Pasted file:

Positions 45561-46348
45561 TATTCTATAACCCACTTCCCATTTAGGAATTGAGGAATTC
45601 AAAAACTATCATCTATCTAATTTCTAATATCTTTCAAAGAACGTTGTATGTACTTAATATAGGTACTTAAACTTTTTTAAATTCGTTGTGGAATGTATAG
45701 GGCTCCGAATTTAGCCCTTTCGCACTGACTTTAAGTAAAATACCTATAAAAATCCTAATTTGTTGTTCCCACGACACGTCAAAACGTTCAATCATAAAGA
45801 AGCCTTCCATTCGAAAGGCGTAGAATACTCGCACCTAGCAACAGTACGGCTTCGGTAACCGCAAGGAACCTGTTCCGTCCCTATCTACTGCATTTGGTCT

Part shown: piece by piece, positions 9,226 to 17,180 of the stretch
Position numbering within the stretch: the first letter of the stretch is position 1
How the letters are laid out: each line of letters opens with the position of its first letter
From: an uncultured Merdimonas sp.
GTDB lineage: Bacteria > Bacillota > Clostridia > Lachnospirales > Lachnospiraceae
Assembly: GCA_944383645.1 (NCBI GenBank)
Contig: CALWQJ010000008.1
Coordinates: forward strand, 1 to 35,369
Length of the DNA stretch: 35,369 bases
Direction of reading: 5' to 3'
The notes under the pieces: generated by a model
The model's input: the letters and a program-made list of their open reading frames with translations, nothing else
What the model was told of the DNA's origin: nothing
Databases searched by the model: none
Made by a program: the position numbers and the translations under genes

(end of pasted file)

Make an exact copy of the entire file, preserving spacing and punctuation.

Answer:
Positions 45561-46348
45561 TATTCTATAACCCACTTCCCATTTAGGAATTGAGGAATTC
45601 AAAAACTATCATCTATCTAATTTCTAATATCTTTCAAAGAACGTTGTATGTACTTAATATAGGTACTTAAACTTTTTTAAATTCGTTGTGGAATGTATAG
45701 GGCTCCGAATTTAGCCCTTTCGCACTGACTTTAAGTAAAATACCTATAAAAATCCTAATTTGTTGTTCCCACGACACGTCAAAACGTTCAATCATAAAGA
45801 AGCCTTCCATTCGAAAGGCGTAGAATACTCGCACCTAGCAACAGTACGGCTTCGGTAACCGCAAGGAACCTGTTCCGTCCCTATCTACTGCATTTGGTCT

Part shown: piece by piece, positions 9,226 to 17,180 of the stretch
Position numbering within the stretch: the first letter of the stretch is position 1
How the letters are laid out: each line of letters opens with the position of its first letter
From: an uncultured Merdimonas sp.
GTDB lineage: Bacteria > Bacillota > Clostridia > Lachnospirales > Lachnospiraceae
Assembly: GCA_944383645.1 (NCBI GenBank)
Contig: CALWQJ010000008.1
Coordinates: forward strand, 1 to 35,369
Length of the DNA stretch: 35,369 bases
Direction of reading: 5' to 3'
The notes under the pieces: generated by a model
The model's input: the letters and a program-made list of their open reading frames with translations, nothing else
What the model was told of the DNA's origin: nothing
Databases searched by the model: none
Made by a program: the position numbers and the translations under genes